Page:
I was at Herdlevær as a teenager with my father, preparing a geodetic surveying project for his students. When we climbed the highest hill on the island (25m — admittedly not that high), I suggested they marked the trig point with a horsehead.

  59. Eirikr blóðøx
    Why always the aggressiveness? Why is there no Eirik the Shopper, or Eirik Kind-To-Animals? Eirik the Librarian.

  60. Regarding the fiskarbondebygd ut mot storhavet, did you see that Scotland wants to dump England & Wales and apply to join Skandinavia?

  61. Trond Engen says:

    There’s Óláfr kyrri “Olaf the peaceful”. Nice guy, generally considered as the first Norwegian king who could read and write, official founder of Bergen, ruling the country for a generation. Snorri only gave him four pages of saga.
    I’ve seen the suggestion that Scotland seek membership in the Nordic Council for decades. It may be a little closer now that the nationalists are ruling Scotland, but I don’t think it’s important. The Nordic Council has no power and no policy of its own. Joining would be a symbolic act, or rather: the suggestion is meant as a promise for the direction of development in Scotland after independence. And I’m not sure if it’s open for applications. There’s a strong sense of “united by a common heritage”, informally defined as welfare states, Lutheran churches and (important presence of) Scandinavian languages. The Baltic Countries have not joined as full members, not even Estonia with its bonds to Finland and its recent Swedish-speaking minority.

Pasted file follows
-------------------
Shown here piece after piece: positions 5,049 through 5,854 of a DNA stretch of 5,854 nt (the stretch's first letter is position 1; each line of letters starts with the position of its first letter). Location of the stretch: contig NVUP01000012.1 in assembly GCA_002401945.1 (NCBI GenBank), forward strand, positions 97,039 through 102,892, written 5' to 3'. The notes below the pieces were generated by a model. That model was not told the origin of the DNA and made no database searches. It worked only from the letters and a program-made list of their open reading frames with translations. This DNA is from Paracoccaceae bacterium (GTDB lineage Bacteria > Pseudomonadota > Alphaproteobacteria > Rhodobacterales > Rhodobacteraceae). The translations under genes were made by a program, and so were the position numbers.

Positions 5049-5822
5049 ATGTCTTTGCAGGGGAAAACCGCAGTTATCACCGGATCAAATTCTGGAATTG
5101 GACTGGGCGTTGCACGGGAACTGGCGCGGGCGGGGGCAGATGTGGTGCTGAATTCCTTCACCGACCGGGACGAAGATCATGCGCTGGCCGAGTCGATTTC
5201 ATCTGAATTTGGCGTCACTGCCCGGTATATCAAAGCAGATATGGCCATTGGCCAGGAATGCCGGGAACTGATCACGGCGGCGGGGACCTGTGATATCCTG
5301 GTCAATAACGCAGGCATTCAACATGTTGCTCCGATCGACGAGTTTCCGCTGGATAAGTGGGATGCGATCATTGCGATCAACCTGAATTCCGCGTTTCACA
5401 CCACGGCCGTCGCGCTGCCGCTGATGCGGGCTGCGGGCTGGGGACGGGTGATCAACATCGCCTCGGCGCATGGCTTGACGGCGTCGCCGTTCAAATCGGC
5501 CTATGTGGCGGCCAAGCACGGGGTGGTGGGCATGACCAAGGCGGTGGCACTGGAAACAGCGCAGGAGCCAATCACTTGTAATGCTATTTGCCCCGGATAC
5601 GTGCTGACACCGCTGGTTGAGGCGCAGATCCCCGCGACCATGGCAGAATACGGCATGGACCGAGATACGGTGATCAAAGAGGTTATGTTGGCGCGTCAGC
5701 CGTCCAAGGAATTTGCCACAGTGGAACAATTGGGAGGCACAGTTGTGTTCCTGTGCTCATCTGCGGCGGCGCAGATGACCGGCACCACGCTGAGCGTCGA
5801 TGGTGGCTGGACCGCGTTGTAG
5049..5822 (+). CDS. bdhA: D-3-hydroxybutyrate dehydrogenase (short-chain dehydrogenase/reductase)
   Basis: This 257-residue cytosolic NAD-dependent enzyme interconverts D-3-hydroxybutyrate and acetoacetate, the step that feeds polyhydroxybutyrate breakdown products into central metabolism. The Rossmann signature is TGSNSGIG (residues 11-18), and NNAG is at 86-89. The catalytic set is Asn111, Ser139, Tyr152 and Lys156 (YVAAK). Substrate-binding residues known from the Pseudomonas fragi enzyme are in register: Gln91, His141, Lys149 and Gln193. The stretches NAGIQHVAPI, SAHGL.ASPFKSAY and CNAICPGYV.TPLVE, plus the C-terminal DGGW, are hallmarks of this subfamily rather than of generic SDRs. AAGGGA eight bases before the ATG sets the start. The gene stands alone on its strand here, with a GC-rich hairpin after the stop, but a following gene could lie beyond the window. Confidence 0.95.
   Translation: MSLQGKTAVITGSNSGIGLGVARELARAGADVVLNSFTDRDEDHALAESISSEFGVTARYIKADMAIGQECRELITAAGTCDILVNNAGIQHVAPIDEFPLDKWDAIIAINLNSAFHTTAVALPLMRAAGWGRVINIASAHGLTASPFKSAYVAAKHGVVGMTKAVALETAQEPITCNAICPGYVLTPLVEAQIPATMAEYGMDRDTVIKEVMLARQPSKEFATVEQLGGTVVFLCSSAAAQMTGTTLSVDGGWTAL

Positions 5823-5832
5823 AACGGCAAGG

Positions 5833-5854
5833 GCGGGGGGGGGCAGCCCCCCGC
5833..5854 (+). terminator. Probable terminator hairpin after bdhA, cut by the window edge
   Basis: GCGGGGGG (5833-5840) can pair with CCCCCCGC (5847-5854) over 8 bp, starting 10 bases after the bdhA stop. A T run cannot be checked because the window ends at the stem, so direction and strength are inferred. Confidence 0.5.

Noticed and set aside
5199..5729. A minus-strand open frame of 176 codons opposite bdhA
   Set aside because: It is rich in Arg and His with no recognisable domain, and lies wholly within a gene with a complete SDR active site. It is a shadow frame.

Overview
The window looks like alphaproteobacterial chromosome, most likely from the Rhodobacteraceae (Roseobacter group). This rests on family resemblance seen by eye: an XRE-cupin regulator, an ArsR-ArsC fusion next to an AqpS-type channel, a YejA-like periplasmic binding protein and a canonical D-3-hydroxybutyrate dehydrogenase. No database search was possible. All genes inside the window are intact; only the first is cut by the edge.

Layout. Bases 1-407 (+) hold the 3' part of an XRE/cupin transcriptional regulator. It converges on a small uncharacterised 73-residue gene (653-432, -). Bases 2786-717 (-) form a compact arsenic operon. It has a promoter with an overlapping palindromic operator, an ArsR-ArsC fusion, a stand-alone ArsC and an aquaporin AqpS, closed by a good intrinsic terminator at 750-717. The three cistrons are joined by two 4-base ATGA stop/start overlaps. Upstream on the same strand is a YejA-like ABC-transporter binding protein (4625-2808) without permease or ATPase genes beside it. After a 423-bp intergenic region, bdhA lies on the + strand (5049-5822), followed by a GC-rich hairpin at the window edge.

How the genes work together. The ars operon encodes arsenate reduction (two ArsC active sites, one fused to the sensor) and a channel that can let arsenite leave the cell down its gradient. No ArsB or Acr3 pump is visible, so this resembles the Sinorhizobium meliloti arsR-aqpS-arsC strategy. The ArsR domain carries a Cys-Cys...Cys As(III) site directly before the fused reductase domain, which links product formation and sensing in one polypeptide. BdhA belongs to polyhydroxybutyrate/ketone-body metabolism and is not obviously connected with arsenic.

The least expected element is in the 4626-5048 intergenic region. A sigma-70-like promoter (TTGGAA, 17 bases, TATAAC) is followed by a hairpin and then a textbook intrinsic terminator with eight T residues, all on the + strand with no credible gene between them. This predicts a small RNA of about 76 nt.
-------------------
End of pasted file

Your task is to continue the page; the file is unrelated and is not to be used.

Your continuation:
62. Trond Engen says:

    minority. And I see that the link in my previous reply wasn’t properly closed.

  63. Fixed, and that’s a nice photo.

  64. Trond Engen says:

    It’s a 50 years old aerial photo toward the western end of the settlement and the North Sea, one of the very few online photos I found. Here’s a map. Nowadays, built even after my time there, there’s a huge oil-and-gas facility just a couple of kilometers to the south.